By David Rockower
Vulnerability and engagement—I’d never used these words with middle schoolers. I’m sure I talked about taking risks and choosing topics of interest, but I never focused on the emotional and intellectual investment that often accompanies engaged learning. I was so focused on the particulars of teaching the content that I neglected to examine—with students—the power that comes from talking about how we engage and how we learn. As I continue to explore the answer to my research question—In what ways does teacher vulnerability impact students’ engagement and classroom community?—I’m learning about the elements of an authentic classroom.
This year, we are taking the time to understand the impact vulnerability has on learning and life. We are diving into the idea of engagement and how it leads to authentic learning (more on engagement in a future blog). We viewed short clips of Brené Brown discussing the power of vulnerability.
After my students gained an understanding of teacher vulnerability, I needed to clarify my own goals in terms of how it might improve my teaching. I created three dimensions of vulnerability:
Personal stories that share a failure, joy, a memorable moment, examples of our own artistic work: writing, painting, etc.
I often tell stories about my life. They typically involve funny moments, fond memories, and surprising interactions. Though these stories reveal parts of who I am, they are typically within my comfort zone. Recently, I pushed myself to read a poem I’d written about a shared moment with my daughter; this would be a real example of personal vulnerability. I was surprised at how nervous I was to read it to the class. When I shared, my students were locked in. There was no slumping in their seats, no side conversations, no staring out the window. Engagement, it seemed, was reciprocal; my vulnerability and engagement clearly translated to their engagement in my stories.
Teacher apologizing / admitting fault in the classroom, giving specific verbal or written compliments.
Relational vulnerability seems to happen more organically, in bursts. Whether it’s speaking too harshly to students on a bad day or rushing a lesson that required patience, I need to be willing to own my mistakes and apologize. Relational vulnerability also requires me to avoid vapid feedback: “Great work, interesting sentence, excellent participation.” Instead, I’m aiming for specific, meaningful communication: “The verbs in this sentence create imagery I can taste; I appreciate how you took risks in sharing an opinion that differed from the majority; thank you for stopping by to greet me each morning, because your kindness helps me start the day on a positive note.” I try to do more of this in person rather than on paper. There is tremendous power in looking a student in the eye and saying, “I’m sorry. I need to be more patient when you’re speaking,” or “I got chills when I read your memoir; it took me back to my own summers as a teenager.” It’s not always easy to be so honest and specific, but it communicates an authenticity that’s lacking in many classrooms.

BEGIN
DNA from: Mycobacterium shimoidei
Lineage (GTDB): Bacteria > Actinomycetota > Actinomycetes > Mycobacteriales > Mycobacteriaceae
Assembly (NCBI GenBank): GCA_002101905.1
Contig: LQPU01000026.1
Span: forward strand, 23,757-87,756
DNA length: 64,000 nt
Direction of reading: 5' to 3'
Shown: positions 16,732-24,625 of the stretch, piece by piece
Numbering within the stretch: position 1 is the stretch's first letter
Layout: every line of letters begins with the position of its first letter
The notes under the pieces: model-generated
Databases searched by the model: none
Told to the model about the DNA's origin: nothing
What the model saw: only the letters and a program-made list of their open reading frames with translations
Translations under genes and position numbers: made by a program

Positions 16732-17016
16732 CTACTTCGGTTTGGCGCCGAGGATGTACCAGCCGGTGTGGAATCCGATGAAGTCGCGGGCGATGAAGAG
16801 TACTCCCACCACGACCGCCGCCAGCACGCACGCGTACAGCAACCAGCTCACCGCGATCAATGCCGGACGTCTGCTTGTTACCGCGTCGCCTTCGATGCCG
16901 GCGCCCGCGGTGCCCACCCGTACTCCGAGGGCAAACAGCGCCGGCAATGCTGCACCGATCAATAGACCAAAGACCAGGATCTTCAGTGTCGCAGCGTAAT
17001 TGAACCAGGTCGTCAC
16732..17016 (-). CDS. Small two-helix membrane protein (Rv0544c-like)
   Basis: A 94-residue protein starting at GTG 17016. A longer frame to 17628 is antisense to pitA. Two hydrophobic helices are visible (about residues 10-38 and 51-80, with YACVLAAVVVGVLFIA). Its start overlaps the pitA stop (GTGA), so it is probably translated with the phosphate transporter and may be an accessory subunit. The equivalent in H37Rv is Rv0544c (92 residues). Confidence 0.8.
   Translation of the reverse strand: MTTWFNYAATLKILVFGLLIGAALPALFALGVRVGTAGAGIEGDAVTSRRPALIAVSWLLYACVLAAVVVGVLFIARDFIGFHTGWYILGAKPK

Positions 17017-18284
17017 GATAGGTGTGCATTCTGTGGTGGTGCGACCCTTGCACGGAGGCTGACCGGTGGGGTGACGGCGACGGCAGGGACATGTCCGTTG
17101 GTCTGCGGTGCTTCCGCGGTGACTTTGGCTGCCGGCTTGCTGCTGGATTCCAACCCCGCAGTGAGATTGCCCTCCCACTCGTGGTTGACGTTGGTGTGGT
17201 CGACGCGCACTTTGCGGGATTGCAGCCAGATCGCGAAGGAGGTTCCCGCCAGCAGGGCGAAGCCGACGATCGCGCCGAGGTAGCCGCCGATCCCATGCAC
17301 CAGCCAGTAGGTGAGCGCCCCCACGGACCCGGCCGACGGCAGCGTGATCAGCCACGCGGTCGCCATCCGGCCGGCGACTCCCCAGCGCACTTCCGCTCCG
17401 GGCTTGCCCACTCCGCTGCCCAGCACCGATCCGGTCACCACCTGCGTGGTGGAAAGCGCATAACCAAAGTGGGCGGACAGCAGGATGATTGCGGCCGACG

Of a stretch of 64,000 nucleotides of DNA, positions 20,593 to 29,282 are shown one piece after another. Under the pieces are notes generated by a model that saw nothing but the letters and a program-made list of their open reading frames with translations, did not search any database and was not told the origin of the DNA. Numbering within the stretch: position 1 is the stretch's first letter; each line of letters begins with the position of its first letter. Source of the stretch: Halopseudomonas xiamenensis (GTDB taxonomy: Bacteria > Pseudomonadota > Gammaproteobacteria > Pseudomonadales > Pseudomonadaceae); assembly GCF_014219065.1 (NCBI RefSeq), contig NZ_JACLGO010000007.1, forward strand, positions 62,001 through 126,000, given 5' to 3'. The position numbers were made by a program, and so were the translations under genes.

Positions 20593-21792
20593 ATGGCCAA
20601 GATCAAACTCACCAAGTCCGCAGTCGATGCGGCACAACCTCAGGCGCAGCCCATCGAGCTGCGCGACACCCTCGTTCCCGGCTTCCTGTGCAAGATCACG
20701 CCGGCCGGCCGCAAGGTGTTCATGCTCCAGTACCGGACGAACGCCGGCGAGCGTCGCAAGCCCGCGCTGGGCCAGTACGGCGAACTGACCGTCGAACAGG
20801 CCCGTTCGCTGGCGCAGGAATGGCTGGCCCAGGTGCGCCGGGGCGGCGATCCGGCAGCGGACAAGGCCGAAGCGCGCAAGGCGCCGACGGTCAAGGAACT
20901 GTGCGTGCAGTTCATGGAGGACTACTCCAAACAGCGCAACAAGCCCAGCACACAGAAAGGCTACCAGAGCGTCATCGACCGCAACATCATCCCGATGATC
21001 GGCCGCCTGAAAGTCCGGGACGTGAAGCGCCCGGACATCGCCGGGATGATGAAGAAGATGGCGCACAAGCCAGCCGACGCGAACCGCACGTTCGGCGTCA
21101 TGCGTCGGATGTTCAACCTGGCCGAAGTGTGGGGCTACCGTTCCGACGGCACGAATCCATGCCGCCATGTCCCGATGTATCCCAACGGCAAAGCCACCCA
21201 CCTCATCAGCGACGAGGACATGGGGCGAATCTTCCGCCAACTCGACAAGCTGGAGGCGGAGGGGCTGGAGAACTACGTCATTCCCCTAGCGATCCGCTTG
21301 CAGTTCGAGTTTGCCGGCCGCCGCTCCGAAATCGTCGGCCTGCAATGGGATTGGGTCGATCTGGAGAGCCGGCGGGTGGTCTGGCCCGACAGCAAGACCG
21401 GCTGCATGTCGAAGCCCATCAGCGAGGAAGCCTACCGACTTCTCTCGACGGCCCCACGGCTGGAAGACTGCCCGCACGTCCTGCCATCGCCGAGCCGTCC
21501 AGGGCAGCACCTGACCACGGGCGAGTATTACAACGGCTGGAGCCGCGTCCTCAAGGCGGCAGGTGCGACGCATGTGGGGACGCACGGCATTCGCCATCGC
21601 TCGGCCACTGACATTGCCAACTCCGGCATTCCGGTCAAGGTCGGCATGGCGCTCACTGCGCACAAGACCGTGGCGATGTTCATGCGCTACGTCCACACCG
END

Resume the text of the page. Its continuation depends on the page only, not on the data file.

Inviting crucial conversations in the classroom, even if these topics might create tension.
Dialogic vulnerability requires a shifting of power. Not only do I need to allow space for students to discuss real-world topics, I need to accept I may not be an authority on the issue at hand. In the past, the topics we’ve discussed and debated have been relatively safe. But my students want to talk about our school’s dress code and why it targets females; they want to engage in discussions about gun violence; they need to have conversations about race and privilege. I will need to look outside my classroom and invite colleagues, parents, and community members who are more knowledgeable than I to help facilitate some of these conversations. But when I do, I want to be a part of them; I want to allow our conversations to continue after the experts leave the classroom.